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In 1967 the world hadn’t fully digested the Doors’ astounding first album that they had already released Strange Days. Strange like these compositions that sounded like no other. Staggering, often dreamlike themes. And while Jim Morrison sang that people were strange, the same could be said about his Doors: incessant changes in rhythm, lyrics going back and forth between social critic and complete madness, and huge gaps between total trance and cabaret ballads… Months went by and Morrison was growing more and more out of control. In early 1968, the Doors nevertheless started working on their Waiting for the Sun. There are many anecdotes about these most chaotic weeks. Yet, upon its release in July, in the midst of the Vietnam War, fans appropriated pacifist anthem The Unknown Soldier and perky Hello, I Love You that opens this third album and propelled it to the top of the charts. Well aware of their leader’s unstable state, Ray Manzarek, Robby Krieger and John Densmore remained focused to create original and inspired parts. A notch below the two previous albums, Waiting for the Sun however approaches psychedelic music with the same unwavering originality. The use of acoustic instruments and refinement of some arrangements confirm the uniqueness of this band, even though it was on the verge of imploding… © Max Dembo/Qobuz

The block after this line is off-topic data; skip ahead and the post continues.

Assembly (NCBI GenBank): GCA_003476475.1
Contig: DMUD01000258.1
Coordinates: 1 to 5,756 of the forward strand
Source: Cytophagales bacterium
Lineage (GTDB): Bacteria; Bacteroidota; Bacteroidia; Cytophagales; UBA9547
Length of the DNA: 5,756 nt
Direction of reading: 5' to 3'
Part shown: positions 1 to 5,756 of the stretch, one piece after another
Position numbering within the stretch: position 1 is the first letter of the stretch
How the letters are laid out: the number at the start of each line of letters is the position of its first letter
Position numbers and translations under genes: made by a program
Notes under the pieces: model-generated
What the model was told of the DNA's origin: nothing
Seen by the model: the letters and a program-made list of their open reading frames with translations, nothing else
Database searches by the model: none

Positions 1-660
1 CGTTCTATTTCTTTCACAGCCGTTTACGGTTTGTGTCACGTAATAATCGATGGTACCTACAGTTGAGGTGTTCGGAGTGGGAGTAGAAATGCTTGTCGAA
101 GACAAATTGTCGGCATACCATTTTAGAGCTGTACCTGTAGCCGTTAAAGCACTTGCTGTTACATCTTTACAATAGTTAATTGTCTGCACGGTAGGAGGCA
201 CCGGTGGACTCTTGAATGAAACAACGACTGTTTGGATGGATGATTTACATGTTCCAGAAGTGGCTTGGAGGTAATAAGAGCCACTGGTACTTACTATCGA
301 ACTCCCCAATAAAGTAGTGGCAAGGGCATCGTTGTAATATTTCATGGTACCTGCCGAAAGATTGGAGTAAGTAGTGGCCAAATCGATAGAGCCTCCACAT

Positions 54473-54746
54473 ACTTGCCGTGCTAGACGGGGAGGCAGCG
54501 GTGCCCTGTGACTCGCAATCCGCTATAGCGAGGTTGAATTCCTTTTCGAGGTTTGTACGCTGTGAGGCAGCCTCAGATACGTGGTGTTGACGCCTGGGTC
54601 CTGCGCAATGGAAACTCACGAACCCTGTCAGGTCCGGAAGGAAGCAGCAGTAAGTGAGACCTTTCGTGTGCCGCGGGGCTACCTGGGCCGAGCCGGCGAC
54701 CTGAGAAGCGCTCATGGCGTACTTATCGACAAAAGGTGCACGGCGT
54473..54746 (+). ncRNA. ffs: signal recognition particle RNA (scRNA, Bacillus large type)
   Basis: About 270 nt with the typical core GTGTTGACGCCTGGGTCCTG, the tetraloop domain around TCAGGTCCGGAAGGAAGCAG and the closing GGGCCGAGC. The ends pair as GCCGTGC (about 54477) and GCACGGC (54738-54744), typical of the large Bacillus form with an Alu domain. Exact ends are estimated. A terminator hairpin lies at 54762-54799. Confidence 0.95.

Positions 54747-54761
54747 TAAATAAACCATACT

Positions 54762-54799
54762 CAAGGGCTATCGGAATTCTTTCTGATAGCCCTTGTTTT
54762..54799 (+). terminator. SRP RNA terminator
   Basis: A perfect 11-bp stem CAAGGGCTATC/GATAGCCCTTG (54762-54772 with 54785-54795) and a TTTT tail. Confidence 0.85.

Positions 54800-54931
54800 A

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Rock - Released May 9, 2006 | Rhino - Elektra

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Rock - Released September 15, 2017 | Rhino - Elektra

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Rock - Released January 4, 1967 | Rhino - Elektra

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Rock - Released March 13, 2012 | Rhino - Elektra